"Deliveries will be twice a week. Frank and Jamia are my rum runners, and they only make it this far inland about twice a month, so that'll come in more portioned doses than the whiskey, gin and beer, which I have my own stills for. Occasionally Ryland or Gabe might make those deliveries. They see to the mills, and they're my guys, to be trusted. Travis handles the wine, which has to be moved in from the coast or overseas, so it's all dependent upon whom can be bribed and when. But I'll always keep you in the know to the best of my ability."
"What guarantees you we won't rat you out?" Bob sounded more curious than suspicious.
"Beside the fact that you would be implicating yourself?" Pete asked.
"Humor us," Spencer said.
"Gerard wouldn't put me in harm's way like that. And--" Pete smiled, but it was less open than the smile Jon had seen him use earlier, more wry.
"And?" Jon prompted. He thought maybe he should have waited for Spencer or Bob to ask, but there was something about Pete, something that made Jon want answers.
Pete’s eyes were suddenly darker than Jon had first noticed. "And sometimes you just have to trust your instincts."
Yeah, Jon could give him that. Hell, Jon had just been looking for a Church and his instincts had kept him here for a quarter of a year, now. Pete was looking straight at Bob, though and asking, "What do your instincts tell you?"
Bob looked over at Spencer, who raised an eyebrow at him. The two of them had a silent conversation before both turning to Jon at once. Jon blinked. Next to him, Ryan sighed. It sounded kind of like he muttered something, maybe, "Stupid," but Jon couldn't be sure, because he was busy paying attention to Bob and Spencer. He said, "So. When do we get to sample the merchandise?"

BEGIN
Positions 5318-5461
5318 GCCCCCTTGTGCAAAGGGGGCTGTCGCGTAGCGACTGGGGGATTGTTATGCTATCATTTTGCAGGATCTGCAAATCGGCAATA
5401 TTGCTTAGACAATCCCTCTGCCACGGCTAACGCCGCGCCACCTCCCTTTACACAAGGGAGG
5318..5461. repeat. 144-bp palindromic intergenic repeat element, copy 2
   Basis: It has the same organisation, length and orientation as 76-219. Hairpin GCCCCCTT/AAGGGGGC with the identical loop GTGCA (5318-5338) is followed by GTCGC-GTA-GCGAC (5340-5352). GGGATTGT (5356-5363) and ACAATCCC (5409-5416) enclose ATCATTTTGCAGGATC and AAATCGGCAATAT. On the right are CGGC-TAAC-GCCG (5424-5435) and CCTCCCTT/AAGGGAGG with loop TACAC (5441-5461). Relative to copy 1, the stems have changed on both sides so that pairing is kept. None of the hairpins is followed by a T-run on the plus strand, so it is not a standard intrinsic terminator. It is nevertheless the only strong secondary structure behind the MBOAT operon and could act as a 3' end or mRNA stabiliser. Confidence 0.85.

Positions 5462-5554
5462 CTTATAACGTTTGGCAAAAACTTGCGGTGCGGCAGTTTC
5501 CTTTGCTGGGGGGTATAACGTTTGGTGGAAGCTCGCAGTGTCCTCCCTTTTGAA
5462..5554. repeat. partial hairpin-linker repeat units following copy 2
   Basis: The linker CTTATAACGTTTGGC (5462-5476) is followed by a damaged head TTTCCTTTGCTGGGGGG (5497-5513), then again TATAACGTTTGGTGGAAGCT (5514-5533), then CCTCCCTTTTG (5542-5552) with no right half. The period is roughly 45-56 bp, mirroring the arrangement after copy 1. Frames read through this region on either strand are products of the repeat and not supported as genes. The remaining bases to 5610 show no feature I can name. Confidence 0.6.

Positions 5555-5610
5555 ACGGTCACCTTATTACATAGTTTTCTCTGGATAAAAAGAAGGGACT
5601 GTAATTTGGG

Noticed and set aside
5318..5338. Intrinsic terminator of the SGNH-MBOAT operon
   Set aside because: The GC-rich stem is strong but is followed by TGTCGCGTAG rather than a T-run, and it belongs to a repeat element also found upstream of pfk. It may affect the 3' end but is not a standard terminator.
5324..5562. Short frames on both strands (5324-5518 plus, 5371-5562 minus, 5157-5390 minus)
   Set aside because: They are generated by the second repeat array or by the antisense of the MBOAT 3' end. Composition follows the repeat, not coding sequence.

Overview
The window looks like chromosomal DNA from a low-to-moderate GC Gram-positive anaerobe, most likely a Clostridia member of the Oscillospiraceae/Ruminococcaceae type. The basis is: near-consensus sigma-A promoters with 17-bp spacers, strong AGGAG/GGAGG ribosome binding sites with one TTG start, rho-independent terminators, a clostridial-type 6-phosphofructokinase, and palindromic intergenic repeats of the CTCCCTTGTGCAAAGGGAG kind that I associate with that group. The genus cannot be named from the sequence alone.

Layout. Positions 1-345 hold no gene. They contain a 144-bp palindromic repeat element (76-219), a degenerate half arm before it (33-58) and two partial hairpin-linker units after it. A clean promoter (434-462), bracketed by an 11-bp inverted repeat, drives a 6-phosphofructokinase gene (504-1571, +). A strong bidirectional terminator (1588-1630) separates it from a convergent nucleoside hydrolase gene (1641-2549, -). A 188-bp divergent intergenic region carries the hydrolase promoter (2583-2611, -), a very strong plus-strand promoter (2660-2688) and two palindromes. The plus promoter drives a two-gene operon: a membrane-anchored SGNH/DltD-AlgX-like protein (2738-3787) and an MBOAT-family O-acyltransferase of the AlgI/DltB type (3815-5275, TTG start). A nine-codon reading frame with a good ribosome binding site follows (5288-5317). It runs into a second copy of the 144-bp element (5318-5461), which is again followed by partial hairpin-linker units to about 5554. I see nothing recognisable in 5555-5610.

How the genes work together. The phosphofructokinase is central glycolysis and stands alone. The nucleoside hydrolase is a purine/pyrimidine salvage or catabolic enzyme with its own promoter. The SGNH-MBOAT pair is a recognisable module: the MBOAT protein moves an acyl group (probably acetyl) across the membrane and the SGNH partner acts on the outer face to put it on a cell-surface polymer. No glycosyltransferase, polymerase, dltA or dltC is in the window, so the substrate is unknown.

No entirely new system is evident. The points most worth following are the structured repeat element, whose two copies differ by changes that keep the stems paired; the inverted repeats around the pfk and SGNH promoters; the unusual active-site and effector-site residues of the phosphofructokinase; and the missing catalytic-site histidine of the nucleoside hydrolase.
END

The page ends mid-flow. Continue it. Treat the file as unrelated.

Pete's grin was back at that, and even Bob laughed a little.
The problem with cities--the reason Jon had mostly avoided them unless he really needed somewhere that wasn't a field to sleep--was that emergency vehicles in the cities sometimes had sirens. Small towns and rural areas generally still got by with horse-drawn ambulances or even fire carts, but the cities had cars and those cars were more and more likely to come equipped with a siren. There wasn't a way to escape the sirens, and the sirens invariably left Jon screaming, sure that he was back on the front, shells coming in around him.
During business hours, if Jon even thought he heard a siren, he would get himself upstairs, or outside, or away, where he couldn't scare the customers. At other times, he had learned that he could be slightly less cautious, could trust that Bob would hold him down, make sure that he hurt neither himself, nor any of his surroundings. It was an odd thing to be able to know he trusted someone for, but when he tried to apologize, Bob just shook his head and said, "I got lucky. Doesn't mean I don't know it could have been me."
After the attacks, Bob or Spencer would usually make Jon a cup of tea and Jon would allow himself to stay in the apartment, just himself and Clover--who was at best unlikely to leave his side, and at worst willing to dig her claws into him to make her point. He would re-emerge after about an hour, but he usually stayed down in the storeroom afterward. If the attacks happened during non-working hours, though, Jon might take a nap afterward, or play with Clover a little.
They didn't happen all that often at night, but every once in a rare while, Jon woke to the sound of a siren, and that was always the worst. As little as there was to ground himself in during the normal attacks, the ones that woke him from sleep were even worse, with nothing but darkness behind them, and no knowledge of light ahead. Also, he hated the awareness afterward that he had woken Bob and Spencer, who didn't have nearly enough time to sleep as it was.
The second time it happened was about a week after they had first begun receiving deliveries from Pete and were in the first phases of learning to admit those who wouldn't rat them out into the place. The combination of security and word of mouth meant a slow week, but Jon had a feeling things wouldn't stay that way. There was good energy and excitement in the people who were onto their secrets. Jon fell dead asleep once they had cleaned and closed up for the night, only to awake to the sounds of artillery and grown men crying out for their mothers.